SF Tops Nation In Residents' Proximity To Parks

SF Tops Nation In Residents' Proximity To ParksMayor Ed Lee and Phil Ginsburg of SF Rec and Park (front), and San Francisco Public Land Urban Parks Director Adrian Benepe (back) with children from Faces SF. I Photos: Meaghan M. Mitchell/Hoodline
Meaghan M. Mitchell
Published on May 17, 2017

Yesterday, at Hilltop Park in Bayview, Mayor Ed Lee and city officials announced that San Francisco is the first—and only—city in the nation where all residents have access to a park within a 10-minute walk. 

The announcement was based on an assessment from the nonprofit Trust for Public Land (TPL), which looked at the nation’s 100 largest cities.

Children from the nonprofit Faces SF playing at Hilltop.

According to Adrian Benepe, urban parks director at TPL, the trust "measures how cities provide parks for the people who live there." Factors such as financial investment, the percentage of parkland, playgrounds, dog parks and rec parks are all considered in the TPL assessment.

"The most important factor is how many people have a park within a ten-minute walk," Benepe told us. That standard is considered standard for accessibility for urban dwellers as most people can walk a half-mile in about 10 minutes.

Hilltop Park in Bayview recently underwent a significant renovation and upgrade.

The city became the first to reach that goal in part by building new parks, including SoMa's West Skate and Dog Park, Tunnel Top Park and Progress Park in Dogpatch, Playland at 43rd Avenue in Outer Sunset, and more.        

Since the mayor took office, $355 million has been invested in parks and open space projects. The city's future two-year budget will include $84.4 million for San Francisco’s Recreation and Park Department.

"For a number of years, San Francisco has been in the top five, but this year the city took the lead—and it’s a big deal," said Benepe. "San Francisco should be proud. We look closely at data — and had it not been for your visionary mayor who advocates for open space and secures funding — this would not have been possible."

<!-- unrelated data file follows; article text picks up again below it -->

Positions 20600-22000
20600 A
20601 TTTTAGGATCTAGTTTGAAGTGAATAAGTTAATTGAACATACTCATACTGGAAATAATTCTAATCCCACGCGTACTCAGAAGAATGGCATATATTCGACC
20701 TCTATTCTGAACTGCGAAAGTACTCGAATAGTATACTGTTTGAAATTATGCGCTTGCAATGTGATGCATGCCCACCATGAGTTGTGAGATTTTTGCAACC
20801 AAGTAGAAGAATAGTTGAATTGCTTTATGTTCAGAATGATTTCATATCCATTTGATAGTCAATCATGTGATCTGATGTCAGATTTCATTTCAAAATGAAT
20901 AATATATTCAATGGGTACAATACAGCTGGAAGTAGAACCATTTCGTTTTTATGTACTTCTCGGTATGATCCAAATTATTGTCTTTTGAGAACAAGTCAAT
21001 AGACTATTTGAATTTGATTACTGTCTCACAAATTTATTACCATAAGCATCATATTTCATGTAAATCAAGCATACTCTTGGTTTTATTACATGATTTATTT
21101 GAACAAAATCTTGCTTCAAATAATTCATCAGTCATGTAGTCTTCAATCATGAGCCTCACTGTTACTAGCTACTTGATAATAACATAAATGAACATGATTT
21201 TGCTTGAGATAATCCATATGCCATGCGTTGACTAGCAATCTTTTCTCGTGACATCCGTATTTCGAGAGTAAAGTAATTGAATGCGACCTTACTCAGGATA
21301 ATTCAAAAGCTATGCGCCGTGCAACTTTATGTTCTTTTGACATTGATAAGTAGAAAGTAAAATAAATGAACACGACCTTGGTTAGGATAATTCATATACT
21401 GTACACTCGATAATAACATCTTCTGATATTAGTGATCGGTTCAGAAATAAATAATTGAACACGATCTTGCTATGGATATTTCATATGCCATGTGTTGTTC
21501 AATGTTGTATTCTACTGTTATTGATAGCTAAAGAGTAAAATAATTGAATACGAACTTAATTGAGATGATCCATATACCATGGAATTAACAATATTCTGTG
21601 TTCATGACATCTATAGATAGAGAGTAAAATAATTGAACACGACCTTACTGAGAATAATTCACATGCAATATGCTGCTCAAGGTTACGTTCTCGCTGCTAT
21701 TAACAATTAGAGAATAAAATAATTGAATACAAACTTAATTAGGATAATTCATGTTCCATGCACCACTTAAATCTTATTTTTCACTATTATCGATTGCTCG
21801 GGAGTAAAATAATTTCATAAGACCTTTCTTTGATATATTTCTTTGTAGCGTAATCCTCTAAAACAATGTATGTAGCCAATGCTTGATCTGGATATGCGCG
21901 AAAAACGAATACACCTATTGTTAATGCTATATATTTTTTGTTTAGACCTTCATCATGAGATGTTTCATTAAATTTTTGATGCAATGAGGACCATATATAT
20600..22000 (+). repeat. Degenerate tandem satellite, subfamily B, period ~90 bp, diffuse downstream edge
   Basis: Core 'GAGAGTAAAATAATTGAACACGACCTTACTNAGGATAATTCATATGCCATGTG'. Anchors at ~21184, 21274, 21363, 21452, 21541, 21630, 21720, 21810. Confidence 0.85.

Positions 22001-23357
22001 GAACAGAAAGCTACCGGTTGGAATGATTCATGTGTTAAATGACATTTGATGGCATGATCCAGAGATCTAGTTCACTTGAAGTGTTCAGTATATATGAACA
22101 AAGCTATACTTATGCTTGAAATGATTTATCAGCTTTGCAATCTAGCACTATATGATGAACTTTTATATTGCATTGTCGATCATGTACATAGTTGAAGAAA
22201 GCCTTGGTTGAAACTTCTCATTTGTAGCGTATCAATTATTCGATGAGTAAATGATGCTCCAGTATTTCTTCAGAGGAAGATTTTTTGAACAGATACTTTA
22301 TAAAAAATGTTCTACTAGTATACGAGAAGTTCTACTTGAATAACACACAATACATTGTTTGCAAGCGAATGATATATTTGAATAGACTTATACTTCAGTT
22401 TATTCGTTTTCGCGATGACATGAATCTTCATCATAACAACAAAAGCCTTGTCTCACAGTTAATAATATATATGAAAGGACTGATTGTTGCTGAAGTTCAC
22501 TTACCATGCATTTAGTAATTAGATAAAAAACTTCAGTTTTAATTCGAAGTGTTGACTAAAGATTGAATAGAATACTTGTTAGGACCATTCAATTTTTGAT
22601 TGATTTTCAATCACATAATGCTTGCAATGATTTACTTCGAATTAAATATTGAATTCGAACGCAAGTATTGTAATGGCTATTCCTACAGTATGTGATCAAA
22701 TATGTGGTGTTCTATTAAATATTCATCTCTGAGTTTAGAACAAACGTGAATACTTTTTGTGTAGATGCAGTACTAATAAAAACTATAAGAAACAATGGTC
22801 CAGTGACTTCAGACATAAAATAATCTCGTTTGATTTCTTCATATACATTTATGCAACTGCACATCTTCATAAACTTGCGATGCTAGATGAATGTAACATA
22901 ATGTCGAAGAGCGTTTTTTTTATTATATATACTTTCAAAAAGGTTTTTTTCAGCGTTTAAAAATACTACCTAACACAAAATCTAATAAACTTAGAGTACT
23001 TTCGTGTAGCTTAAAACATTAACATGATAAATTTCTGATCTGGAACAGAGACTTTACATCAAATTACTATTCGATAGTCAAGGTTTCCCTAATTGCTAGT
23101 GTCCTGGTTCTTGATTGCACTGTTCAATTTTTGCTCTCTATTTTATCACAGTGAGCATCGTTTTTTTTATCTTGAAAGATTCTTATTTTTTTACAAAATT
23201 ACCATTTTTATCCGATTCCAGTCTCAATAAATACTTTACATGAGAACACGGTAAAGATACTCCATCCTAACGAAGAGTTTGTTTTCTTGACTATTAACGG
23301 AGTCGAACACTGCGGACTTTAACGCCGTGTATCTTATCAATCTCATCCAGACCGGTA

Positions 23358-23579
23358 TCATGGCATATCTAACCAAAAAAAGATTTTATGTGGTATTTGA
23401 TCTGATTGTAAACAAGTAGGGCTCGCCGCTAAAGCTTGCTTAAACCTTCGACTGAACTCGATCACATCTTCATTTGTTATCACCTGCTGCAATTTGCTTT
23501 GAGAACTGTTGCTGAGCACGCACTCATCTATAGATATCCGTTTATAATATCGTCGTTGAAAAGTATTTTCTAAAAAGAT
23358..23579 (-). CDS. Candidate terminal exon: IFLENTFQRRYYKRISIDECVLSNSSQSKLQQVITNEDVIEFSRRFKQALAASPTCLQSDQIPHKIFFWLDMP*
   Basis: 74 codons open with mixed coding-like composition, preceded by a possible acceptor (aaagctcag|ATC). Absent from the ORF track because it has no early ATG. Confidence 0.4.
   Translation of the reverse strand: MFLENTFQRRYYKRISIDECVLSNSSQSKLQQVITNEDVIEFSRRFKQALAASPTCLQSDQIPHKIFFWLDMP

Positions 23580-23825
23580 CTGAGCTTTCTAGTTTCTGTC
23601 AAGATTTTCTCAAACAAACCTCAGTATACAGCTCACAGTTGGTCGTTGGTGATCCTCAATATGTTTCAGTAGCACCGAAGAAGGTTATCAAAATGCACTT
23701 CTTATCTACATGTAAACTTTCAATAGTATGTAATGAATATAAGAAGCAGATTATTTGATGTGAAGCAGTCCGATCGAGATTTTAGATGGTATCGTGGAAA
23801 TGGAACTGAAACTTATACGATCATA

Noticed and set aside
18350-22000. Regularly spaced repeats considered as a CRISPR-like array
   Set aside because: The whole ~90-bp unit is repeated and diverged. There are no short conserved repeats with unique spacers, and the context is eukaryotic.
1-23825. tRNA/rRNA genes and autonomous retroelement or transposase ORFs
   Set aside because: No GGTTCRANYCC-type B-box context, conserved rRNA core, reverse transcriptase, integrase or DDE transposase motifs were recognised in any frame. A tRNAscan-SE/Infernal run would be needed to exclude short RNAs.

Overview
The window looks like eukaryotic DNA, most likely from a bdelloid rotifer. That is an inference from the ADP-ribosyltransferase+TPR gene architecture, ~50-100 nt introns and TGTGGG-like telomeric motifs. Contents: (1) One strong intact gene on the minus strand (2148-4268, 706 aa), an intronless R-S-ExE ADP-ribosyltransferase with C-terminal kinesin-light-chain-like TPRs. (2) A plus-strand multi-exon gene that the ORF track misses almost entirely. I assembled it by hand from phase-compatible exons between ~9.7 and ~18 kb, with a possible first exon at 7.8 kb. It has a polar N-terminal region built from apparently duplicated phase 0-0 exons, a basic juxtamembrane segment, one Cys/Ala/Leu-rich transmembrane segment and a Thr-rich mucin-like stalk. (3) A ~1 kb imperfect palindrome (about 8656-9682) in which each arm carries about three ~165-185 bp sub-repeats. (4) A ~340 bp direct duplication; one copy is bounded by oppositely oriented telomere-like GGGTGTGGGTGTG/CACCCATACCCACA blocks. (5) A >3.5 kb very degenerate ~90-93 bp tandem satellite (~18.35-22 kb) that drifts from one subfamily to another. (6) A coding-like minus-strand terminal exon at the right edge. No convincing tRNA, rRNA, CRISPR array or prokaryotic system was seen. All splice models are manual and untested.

Mayor Ed Lee with Adrian Benepe of the Trust For Public Lands (L) and Phil Ginsburg of SF Rec and Parks (R).

The mayor noted that Bayview is a prime example of how the quality of life can be improved by park upgrades. Hilltop Park had recently been upgraded and renovated, at an estimated cost of $6.9 million, with a recreational facility with a state-of-the-art skate park and playground.

“I know that in the past, many people felt we didn’t pay enough attention to this community, but we are now," he said. “Bayview has had its fair share of trauma, and building open space and parks is part of the infrastructure in creating a quality life for its residents."

"All of our partners want to make sure that there are the same amenities in Bayview," he added, "that there are for people in the Marina, Chinatown and Mission.”

The next cycle of funds allocated for open space and parks will cover Golden Gate Park CommUNITY Garden, Interior Greenbelt, Geneva Community Garden, Noe Valley Town Square, 17th and Folsom Streets Park, Francisco Reservoir, and 900 Innes Ave. (also known as Indian Basin), to the city's list of new parks.